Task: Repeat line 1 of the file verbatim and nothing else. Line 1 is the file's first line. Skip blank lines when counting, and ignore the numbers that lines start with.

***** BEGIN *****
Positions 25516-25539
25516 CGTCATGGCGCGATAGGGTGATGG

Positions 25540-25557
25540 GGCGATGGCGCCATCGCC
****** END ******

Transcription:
Positions 25516-25539